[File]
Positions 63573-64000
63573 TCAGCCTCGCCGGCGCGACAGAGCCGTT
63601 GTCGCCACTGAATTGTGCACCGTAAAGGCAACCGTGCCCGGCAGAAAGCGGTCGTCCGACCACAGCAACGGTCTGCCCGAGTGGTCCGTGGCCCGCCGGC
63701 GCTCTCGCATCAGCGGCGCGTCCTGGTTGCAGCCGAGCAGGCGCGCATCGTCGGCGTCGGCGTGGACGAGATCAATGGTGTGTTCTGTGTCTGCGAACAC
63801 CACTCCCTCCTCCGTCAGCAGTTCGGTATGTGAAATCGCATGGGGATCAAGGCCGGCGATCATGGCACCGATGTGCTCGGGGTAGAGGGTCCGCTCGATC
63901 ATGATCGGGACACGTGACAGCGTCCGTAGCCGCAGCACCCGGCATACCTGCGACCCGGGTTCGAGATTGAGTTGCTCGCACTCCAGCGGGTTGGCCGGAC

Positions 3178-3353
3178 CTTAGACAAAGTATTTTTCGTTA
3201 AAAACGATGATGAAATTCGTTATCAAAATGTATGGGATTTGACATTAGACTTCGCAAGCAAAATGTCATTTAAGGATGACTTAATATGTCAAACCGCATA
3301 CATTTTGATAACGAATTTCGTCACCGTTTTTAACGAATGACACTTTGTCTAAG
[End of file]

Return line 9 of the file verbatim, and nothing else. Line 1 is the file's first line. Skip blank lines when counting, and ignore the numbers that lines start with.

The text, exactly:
3201 AAAACGATGATGAAATTCGTTATCAAAATGTATGGGATTTGACATTAGACTTCGCAAGCAAAATGTCATTTAAGGATGACTTAATATGTCAAACCGCATA